Combination of Existing Safety Checks Can Reduce Radiotherapy Errors
Over the past few years there has been increased light shown on medical errors and check-lists to prevent them. Therapeutic radiation errors can be in the form of too much, too little, or to the wrong site.
A new study led by John Hopkins researcher has found a combination of several well-known safety procedures could greatly reduce patient-harming errors in the use of radiation to treat cancer.
The study findings will be presented today at the joint American Association of Physicists in Medicine (AAPM) and Canadian Organization of Medical Physicists annual meeting, held July 31 to August 4, 2011 in Vancouver, Canada.
Radiation oncologists use more than a dozen quality assurance (QA) checks to prevent radiotherapy errors. The Hopkins researchers working with researchers at Washington University in St. Louis are the first to systematically evaluate their effectiveness.
To do so, the researchers gathered data on about 4,000 "near miss" events that occurred during 2008-2010 at the two institutions. They then narrowed the data set to 290 “near miss” events in which errors occurred that could have allowed serious harm to patients had they not been caught in time . For each commonly used QA check, they determined the percentage of these potential patient-harming incidents that could have been prevented.
The group's key finding was that a combination of approximately six common QA measures would have prevented more than 90% of the potential incidents.
"While clinicians in this field may be familiar with these quality assurance procedures, they may not have appreciated how effective they are in combination," says Eric Ford, Ph.D., D.A.B.R., assistant professor of Radiation Oncology and Molecular Radiation Sciences at Johns Hopkins.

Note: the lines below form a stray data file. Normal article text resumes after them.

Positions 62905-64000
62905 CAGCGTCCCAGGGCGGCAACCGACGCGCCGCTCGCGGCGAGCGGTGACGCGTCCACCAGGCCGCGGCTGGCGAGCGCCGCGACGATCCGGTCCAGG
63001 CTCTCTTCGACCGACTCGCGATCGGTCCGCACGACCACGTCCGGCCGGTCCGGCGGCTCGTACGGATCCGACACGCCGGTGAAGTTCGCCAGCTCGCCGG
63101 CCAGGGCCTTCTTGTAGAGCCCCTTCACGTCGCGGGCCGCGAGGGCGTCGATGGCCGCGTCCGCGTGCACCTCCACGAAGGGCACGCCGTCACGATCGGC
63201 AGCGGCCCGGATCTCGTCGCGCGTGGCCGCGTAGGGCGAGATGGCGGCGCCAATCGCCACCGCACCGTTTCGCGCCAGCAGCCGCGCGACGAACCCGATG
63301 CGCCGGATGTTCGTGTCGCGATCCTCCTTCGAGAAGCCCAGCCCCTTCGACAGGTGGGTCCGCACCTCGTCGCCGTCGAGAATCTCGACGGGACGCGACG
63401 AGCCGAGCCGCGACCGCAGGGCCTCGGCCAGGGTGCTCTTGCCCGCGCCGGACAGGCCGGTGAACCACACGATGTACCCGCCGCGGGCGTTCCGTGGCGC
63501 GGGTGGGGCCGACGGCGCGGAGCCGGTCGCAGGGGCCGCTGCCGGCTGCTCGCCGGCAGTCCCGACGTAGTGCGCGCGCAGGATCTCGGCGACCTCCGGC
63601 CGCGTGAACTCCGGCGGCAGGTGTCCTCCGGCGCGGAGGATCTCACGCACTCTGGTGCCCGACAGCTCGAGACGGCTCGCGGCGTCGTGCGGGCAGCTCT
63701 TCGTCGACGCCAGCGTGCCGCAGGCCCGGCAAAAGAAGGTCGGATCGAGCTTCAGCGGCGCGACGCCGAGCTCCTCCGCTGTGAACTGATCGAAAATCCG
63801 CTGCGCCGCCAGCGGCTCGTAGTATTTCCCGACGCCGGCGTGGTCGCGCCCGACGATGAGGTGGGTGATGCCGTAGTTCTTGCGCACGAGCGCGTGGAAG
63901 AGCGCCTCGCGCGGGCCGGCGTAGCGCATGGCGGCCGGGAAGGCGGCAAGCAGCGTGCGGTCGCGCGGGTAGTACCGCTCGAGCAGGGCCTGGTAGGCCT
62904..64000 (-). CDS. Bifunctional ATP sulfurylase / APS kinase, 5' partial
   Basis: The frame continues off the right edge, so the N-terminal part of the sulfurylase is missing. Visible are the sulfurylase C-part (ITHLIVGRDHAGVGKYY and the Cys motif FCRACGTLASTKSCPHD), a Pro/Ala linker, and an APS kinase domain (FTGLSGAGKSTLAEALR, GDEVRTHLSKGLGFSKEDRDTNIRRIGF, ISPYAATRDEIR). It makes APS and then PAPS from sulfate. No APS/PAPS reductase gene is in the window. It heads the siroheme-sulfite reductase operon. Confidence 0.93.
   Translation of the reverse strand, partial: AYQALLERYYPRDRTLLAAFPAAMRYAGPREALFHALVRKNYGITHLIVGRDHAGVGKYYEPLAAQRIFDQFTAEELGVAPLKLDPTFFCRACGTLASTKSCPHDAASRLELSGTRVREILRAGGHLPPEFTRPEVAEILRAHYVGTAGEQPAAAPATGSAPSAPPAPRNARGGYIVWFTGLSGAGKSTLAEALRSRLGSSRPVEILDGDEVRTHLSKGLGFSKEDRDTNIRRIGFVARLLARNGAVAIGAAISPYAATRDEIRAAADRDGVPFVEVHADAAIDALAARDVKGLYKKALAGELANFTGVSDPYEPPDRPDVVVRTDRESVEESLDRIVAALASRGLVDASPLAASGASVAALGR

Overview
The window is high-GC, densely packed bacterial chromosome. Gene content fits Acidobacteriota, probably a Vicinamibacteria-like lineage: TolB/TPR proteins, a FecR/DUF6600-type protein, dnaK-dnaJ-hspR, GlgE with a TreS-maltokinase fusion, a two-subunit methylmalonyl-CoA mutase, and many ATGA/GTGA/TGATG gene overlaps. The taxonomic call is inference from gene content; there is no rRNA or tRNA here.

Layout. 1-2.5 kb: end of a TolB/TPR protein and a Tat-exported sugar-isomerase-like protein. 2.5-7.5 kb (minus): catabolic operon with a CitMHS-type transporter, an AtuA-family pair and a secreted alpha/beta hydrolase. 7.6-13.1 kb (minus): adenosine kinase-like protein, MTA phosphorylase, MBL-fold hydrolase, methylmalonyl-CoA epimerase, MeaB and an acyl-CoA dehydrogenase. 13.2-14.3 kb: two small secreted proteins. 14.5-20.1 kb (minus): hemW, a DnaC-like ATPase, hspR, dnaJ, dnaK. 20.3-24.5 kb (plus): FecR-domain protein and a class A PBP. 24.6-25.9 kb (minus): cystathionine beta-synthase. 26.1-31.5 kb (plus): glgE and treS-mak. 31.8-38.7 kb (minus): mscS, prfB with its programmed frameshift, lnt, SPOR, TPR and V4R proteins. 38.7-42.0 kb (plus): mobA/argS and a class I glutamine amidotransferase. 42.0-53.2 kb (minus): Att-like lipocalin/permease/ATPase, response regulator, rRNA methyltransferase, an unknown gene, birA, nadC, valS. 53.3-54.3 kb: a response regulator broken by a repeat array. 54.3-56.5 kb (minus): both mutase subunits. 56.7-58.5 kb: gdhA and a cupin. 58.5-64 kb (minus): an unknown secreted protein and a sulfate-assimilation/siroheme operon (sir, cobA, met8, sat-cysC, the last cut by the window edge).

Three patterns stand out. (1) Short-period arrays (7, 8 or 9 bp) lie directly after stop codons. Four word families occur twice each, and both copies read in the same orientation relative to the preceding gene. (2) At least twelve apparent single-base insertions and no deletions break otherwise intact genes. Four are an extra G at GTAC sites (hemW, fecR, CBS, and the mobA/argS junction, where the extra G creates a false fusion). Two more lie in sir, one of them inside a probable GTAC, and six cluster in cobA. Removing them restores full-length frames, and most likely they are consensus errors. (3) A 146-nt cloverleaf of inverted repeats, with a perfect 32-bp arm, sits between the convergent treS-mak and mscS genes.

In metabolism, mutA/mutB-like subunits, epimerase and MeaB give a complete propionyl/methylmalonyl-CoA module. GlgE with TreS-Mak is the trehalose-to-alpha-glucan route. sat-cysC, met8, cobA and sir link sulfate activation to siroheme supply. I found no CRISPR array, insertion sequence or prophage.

Ionizing radiation such as gamma radiation or proton beam radiation has long been a staple in cancer treatment, because it can efficiently create cell-killing DNA breaks within tumors. The goal is to use it in ways that maximize the dose delivered to a tumor, while keeping healthy tissue around the tumor as protected as possible by sharply focusing the radiation treatment area.
Unfortunately, the multistep complexity of radiation therapy, and the numerous precision measurements its use entails, can sometimes lead to mistakes, with patients getting too little radiation where it's needed, or too much where it isn't.
One QA check, a piece of hardware called an Electronic Portal Imaging Device (EPID), is built in to many radiotherapy-delivery machines, and can provide a real-time X-ray-like image of the radiation coming through a patient. But Ford says less than one percent of radiotherapy clinics use EPID because the software and training needed to operate are mostly absent.
The research showed a humble checklist of relatively low-tech measures can be a key to safety if used consistently and correctly. The checklist includes reviews of patient charts before treatment by both physicians and radiation-physicists, who calculate the right dose of radiation.
Use of film-based radiation-dose measurements as an alternative to EPID and a mandatory "timeout" by the radiation therapist before radiation is turned on to double-check that the written treatment plan and doses match what's on the radiation delivery machines were also on the list of the most effective QA procedures.
A common QA measure known as pretreatment IMRT (intensity modulated radiation therapy), in which clinical staff do a "test run" of the radiotherapy device at its programmed strength with no patient present, ranked very low on the list – because it would have prevented almost none of the potential incidents studied. "This is important to know, because pre-treatment IMRT often consumes a lot of staff time," says Ford.
Ford and his Johns Hopkins colleague Stephanie Terezakis, M.D., a pediatric radiation oncologist and a contributor to the QA evaluation study, also are members of the AAPM Working Group on the Prevention of Errors. At the Vancouver meeting, in a symposium on August 3, the group will make recommendations for a national radiotherapy incident reporting system. The group is developing a way to have treatment errors and near-misses reported and sent to a central group for evaluation and dissemination to clinics, says Ford. "It could work in ways similar to how air and train accidents are reported to the National Transportation Safety Board," he noted.
Abstract Title/Number: WE-C-214-5-- A Quantification of the Effectiveness of Standard QA Measures at Preventing Errors in Radiation Therapy and the Promise of in Vivo EPID-Based Portal Dosimetry; Eric Ford, Ph.D., Stephanie Terezakis, M.D., Kendra Harris, M.D., Annette Souranis, and Sasa Mutic, Ph.D.,